Tech aids to cultivating good habits can only take one so far

The brain needs to be conditioned to desire sense of achievement or to do something good

We are increasingly living in an era where technology can make or break habits.

Last week, I wrote about Timbre+, a hawker centre at one-north which uses a radio-frequency identification tagging system and a $1 deposit to encourage diners to return their trays.

Gadgets such as fitness wearables are meant to aid users in forming healthy lifestyle habits. There are also apps like HabitBull and, which are supposed to help people fall into good routines, such as drinking more water and reading, while breaking patterns like smoking and nail-biting.

These solutions may work short-term, to kickstart good behaviour. But what happens when the tech is turned off?

Often, we end up reverting to our old ways. I remember religiously checking my step count when I first got my Fitbit Charge HR, but now the wristband is collecting dust in a box on my table.

And I am not the only one who has succumbed to the inertia of doing nothing. A study by strategy consulting firm Endeavour Partners found that a third of people who bought a fitness device stopped using it after six months.

So, how can we make good habits stick?

What these systems and apps do is to create a link between good behaviour (returning the tray or walking 10,000 steps) and a reward (getting a $1 deposit back or the feeling of satisfaction from hitting a daily target).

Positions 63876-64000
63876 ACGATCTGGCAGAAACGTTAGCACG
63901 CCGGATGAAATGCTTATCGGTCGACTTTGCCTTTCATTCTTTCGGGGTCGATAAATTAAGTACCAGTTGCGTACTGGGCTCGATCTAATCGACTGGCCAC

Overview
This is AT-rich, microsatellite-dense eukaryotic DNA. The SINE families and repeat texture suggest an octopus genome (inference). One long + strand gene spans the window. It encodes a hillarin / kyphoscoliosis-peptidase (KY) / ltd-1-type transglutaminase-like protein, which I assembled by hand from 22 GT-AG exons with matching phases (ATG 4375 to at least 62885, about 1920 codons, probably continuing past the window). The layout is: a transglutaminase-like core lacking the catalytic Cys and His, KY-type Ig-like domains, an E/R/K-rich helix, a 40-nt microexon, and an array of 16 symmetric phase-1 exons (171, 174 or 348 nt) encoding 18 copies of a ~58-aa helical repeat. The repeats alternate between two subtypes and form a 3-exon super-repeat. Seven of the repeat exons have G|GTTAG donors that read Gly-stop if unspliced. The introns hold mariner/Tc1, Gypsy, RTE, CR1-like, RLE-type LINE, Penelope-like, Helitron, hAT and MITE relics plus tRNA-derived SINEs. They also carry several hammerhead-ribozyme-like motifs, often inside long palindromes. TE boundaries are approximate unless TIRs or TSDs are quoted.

It is only when our brains are conditioned into associating these behaviours and their rewards automatically that a habit can begin to form.

These habits can be further reinforced by developing intrinsic motivations in lieu of extrinsic ones. Instead of wanting to earn a badge, fitness tracker users can look forward to the endorphin high from exercise. Instead of striking a book off a checklist, readers can be motivated by the joy of learning.

In an article on, Mr Erick McAfee, global sales director of sports wearable Moov, said: "It's a proven fact that the feeling of advancement is one that humans thrive on. We're looking to capitalise on motivating our users to advance themselves."

In the case of Timbre+, forming a tray-returning habit has to come from within - wanting to be a more considerate patron, being mindful of others and taking social responsibility.

Hopefully, a simple $1 can kickstart this habit.

A version of this article appeared in the print edition of The Straits Times on September 14, 2016, with the headline 'Tech aids to cultivating good habits can only take one so far'. Print Edition | Subscribe